Merlin powered ‘Synchro Pair’ star at East Kirkby show
Welcome to this latest edition of Aerodrome and our regular look at the fascinating world of aeroplanes and the historic aviation scene in the UK. Thankfully, with the most intense period of 2019 UK Airshow activity now behind us, it is time to take stock, fill up those hard drives and rest those weary limbs for a few days, as there is nothing like four consecutive Airshow weekends to remind you that you are definitely not getting any younger. After an incredibly busy July, August tends to be much more civilized for me, as your roving Aerodrome reporter does not usually attend any of the seaside shows which invariably take place during this month, choosing to take things a little more slowly, in anticipation of a busy end to the season. Even though there are currently only a couple of August events in the diary, I did start the month with something of a bang, as I travelled to Lincolnshire to take my place amongst the crowds at one of my favourite Airshows of the year, the East Kirkby Airshow. Offering a very different aviation experience to the one I had enjoyed at an exhausting Royal International Air Tattoo just two weeks earlier, the annual East Kirkby Airshow has a number of unique features which keeps the crowds coming back year after year and with the 2019 show promising to offer some unique photographic opportunities, this was definitely not the year to give this event a miss. In the latest edition of Aerodrome, we bring you a photography rich review of this hugely enjoyable show and the opportunity to see (and hear) De Havilland Mosquito NF II HJ711 firing up her Merlin engines for the first time at an East Kirby Airshow, as this magnificent nightfighter performed taxying demonstrations with famous Avro Lancaster ‘Just Jane’. Before we begin, could I please ask any Aerodrome readers who may be planning to attend one of the seaside Airshow events taking place over the next few weeks, to please send in a selection of your pictures, so that we can share them with fellow readers all over the world – our usual firstname.lastname@example.org address is the one to use please. Right then, let's head to the Lincolnshire Aviation Heritage Centre and some ‘Merlin magic’.
No ordinary Airshow event
View from the office. Taken from the cockpit of the Lancaster, as the first members of the public are admitted to the show. As usual, the Lancaster proved to be the centre of attention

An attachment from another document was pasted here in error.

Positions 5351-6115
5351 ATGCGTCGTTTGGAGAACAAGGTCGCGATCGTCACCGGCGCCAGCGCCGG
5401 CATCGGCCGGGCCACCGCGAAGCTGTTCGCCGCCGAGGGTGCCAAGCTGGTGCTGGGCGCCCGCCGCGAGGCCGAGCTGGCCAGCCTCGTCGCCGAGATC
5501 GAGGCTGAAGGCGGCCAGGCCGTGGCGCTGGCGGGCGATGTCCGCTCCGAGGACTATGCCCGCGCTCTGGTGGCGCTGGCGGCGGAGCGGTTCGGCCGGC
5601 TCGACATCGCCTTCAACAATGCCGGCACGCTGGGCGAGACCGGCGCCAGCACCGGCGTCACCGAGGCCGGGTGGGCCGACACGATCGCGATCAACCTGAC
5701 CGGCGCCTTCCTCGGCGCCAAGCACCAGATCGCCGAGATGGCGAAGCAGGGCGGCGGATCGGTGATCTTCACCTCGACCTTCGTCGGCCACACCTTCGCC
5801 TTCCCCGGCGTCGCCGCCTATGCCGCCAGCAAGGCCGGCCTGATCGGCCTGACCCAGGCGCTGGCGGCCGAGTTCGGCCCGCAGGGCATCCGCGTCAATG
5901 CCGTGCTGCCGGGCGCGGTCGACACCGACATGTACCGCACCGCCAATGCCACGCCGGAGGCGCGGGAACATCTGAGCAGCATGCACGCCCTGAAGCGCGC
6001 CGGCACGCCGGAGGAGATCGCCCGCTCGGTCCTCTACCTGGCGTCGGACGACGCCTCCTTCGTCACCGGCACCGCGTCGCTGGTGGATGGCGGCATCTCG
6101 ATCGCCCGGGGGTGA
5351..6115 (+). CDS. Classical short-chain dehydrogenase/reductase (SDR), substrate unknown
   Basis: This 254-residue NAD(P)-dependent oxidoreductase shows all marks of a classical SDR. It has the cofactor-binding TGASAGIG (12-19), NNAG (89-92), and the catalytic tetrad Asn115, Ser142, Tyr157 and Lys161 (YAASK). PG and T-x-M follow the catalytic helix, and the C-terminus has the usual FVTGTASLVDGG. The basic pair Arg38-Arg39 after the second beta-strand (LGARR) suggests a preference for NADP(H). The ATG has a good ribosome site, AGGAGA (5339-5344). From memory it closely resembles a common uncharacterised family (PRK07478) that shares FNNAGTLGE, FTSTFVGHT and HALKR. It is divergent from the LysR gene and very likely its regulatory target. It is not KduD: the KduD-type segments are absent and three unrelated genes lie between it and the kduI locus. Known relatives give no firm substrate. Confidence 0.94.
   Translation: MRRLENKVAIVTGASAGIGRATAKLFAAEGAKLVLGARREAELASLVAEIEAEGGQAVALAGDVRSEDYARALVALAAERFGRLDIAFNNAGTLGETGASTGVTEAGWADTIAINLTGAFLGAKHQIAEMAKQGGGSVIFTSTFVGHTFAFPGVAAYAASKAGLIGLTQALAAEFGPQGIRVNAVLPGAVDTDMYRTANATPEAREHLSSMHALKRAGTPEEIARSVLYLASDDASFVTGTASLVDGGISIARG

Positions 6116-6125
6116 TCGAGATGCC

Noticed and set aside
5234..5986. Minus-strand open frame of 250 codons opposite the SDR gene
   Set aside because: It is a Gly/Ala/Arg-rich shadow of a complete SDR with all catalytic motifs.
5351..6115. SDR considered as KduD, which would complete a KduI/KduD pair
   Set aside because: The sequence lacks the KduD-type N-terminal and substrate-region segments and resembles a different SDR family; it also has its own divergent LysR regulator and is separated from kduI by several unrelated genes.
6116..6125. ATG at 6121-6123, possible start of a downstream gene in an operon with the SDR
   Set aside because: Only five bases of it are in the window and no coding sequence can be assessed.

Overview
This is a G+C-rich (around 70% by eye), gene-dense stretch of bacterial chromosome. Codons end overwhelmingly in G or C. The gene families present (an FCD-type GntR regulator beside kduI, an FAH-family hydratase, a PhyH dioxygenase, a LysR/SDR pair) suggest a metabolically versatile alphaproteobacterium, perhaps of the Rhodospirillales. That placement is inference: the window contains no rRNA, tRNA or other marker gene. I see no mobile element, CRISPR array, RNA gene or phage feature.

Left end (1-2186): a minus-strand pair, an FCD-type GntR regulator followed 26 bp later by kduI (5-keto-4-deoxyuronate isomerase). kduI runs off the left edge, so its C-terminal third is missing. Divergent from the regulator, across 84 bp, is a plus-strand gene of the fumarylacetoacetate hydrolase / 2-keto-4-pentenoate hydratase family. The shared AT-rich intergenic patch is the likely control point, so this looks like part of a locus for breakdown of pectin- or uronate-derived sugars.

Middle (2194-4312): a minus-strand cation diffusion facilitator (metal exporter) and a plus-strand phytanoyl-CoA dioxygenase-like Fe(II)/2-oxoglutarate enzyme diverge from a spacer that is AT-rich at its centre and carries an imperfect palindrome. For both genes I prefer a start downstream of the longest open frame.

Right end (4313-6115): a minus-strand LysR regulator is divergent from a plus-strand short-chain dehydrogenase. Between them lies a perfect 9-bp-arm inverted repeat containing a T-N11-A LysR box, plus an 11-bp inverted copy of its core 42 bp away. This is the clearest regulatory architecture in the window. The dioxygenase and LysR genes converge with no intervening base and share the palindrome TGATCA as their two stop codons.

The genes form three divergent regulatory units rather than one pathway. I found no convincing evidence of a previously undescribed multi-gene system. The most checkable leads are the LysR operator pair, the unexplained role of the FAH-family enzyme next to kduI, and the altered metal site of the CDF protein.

With so many Airshow events for the UK aviation enthusiast to consider attending each year, we can sometimes find ourselves a little spoilt for choice when it comes to deciding which ones to support at the beginning of each new season. With ever increasing transport and accommodation costs now a significant consideration for us all, events which offer something that little bit different appear to be increasing in popularity, be that in the types of aircraft scheduled to take part in the display, or simply what the event offers in terms of atmosphere. Many of the country’s smaller events will take large sections of their crowd figures from the surrounding area, as local people look to support a local event, whilst at the same time, looking forward to an interesting family day out. Some of the larger, arguably more famous events, which take place at locations such as Duxford and Fairford’s Royal International Air Tattoo, will attract people from much further afield, as the sheer numbers and variety of aircraft on display will prove an irresistible draw for both enthusiasts and the more casual hobbyist alike. Undoubtedly, the more shows you attend, the easier it is to compile your list of favourites and whilst some events have to be attended simply because of their aviation reputations, others continue to attract the crowds by virtue of their enjoyment factor and the fact that they offer something the larger shows don’t – charm and character. From a personal perspective, one event I look forward to attending every year is the East Kirkby Airshow, a show which is held on the site of a former WWII Bomber Command airfield and home to the impressive Lincolnshire Aviation Heritage Centre. With only limited space available to the organisers, crowd numbers are restricted to around 5000 people each year and once you have experienced this show, you will most definitely be wanting to come back again in future years. As I joined the crowds queueing outside the centre early last Saturday morning, I was excited to be back at East Kirkby once more and very much looking forward to enjoying a day at one of my favourite Airshow venues.